. I thought i’d briefly touch on the software that’s pre installed on the zenbook duo. As this is pretty much the worst part of this laptop and i’m, specifically talking about one piece of software and that’s mcafee, this is possibly the worst software ever known to humankind. Do you want to have full screen dialogues popping up and taking over your whole screen? Every couple of minutes: how about big red alerts in the bottom right warning? You that your computer is probably being infiltrated by hackers right this very second well, mcafee is probably the software for you, it’s single handedly, the most obnoxious junk software ever and i’m disappointed any laptop makers include it by default, even if you accept risk or dismiss the Dialogues continues to hound. You asking you to pay their subscription fee. Ladies and gentlemen, windows security is absolutely fine. In 2021, don’t pay a single dollar for any antivirus software, honestly i’d, probably prefer an actual virus over mcafee at least it wouldn’t pop up every five minutes. Anyway, moving on to test battery life, i started a test running netflix 50 brightness in google chrome for the purpose of this test. I turned off the second screen as if you’re watching netflix, you probably wouldn’t, be using it and it kind of makes for a more balanced and easier comparison with other laptops. The battery literally lasted for 24 hours, which is absolutely amazing and a dream, especially for traveling. Finally, i thought i’d take a look at the webcam and microphone.

The 720p webcam supports windows, hello, which is useful for logging in quickly, unfortunately other than that the webcam isn’t really anything to write home about asus touts the webcam position as one of the main features and a selling point, which is a clear dig at the dell Xps nose cam, but surely the first selling point of the webcam isn’t uh. This doesn’t have some weird placement like one of our competitors in low light, the webcam struggles and in bright light. It looks like a camera from 10 years ago. I realize this space in the screen is pretty small, but given the amount of video calls that i’m in these days i’d really like to see a step up in this area by all laptop makers. Like i said by no means this is a problem limited to asus but i’d love to see some innovation beyond simply not having a competitor’s webcam placement. The microphone quality is also average, giving quite a tiny, sound lacking any low end. However, i was pretty impressed with the audio quality, even as i still took a few step backs from the zen book. I could kind of see this laptop being put at like the end of end of a conference table with 8 or 10 people around it and still being able to pick up clearly the voices at the back of the room. Audio quality out of the laptop with the speakers is much the same as the microphone quality quite average and lacking any bass.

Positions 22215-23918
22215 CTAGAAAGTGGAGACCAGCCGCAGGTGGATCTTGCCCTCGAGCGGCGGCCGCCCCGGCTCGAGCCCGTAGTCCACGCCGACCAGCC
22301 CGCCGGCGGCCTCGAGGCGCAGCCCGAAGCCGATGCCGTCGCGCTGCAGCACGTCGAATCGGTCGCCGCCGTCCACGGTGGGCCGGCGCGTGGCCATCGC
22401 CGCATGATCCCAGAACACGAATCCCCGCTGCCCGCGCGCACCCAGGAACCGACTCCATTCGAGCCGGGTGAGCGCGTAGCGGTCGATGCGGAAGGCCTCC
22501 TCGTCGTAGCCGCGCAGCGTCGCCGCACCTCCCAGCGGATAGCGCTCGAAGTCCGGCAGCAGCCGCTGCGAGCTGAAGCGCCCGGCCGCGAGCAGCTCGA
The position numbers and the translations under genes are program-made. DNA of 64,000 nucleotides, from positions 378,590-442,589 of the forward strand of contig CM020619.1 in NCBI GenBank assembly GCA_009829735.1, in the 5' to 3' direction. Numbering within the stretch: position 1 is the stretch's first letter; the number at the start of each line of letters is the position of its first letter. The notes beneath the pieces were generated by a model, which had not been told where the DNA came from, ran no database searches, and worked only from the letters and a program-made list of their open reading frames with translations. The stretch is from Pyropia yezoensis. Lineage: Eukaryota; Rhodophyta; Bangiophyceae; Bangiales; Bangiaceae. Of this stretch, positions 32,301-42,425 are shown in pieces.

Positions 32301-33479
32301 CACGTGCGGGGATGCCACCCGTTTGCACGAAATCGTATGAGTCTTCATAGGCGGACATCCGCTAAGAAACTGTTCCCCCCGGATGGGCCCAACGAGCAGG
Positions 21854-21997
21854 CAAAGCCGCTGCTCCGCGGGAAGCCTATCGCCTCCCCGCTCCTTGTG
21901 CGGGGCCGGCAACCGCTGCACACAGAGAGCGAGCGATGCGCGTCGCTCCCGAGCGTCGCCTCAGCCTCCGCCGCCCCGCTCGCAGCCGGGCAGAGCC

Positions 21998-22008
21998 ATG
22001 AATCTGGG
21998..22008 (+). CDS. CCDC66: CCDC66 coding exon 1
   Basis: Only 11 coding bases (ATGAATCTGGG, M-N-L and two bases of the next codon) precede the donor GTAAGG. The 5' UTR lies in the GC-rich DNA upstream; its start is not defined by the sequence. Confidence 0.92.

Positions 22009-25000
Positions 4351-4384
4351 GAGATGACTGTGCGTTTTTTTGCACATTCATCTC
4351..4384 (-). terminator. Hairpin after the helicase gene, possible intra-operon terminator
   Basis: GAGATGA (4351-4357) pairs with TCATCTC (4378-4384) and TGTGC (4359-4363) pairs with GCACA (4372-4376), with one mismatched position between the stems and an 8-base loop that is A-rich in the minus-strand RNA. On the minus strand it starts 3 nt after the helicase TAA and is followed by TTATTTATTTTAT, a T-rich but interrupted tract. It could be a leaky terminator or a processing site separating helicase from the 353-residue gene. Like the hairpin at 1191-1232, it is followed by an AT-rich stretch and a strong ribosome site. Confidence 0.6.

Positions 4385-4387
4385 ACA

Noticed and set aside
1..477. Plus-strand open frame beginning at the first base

I was, however, pretty happy with the max volume of the zenbook duo, something that other laptops often lack on the whole. The zenbook duo is one of the best laptops that i’ve ever taken a look at the combination of really really solid performance, great battery life and the pretty useful second display make it a great proposition for a number of applications, including video, editing and programming. Even if you want to watch netflix you’re going to have to spend a lot of time away from a charger to even begin to push the limits of its battery life, my main issues with the zenbook duo are the smaller keyboard, especially next to that trackpad. The horrific pre installed software mcafee and the video quality and audio quality. None of these are deal breakers, but i’d love to see asus address some of these to make an almost perfect laptop for the next iteration pricing wise. The zenbook duo starts at around 3100 australian.

https://www.youtube.com/watch?v=xK3-nvhfO6I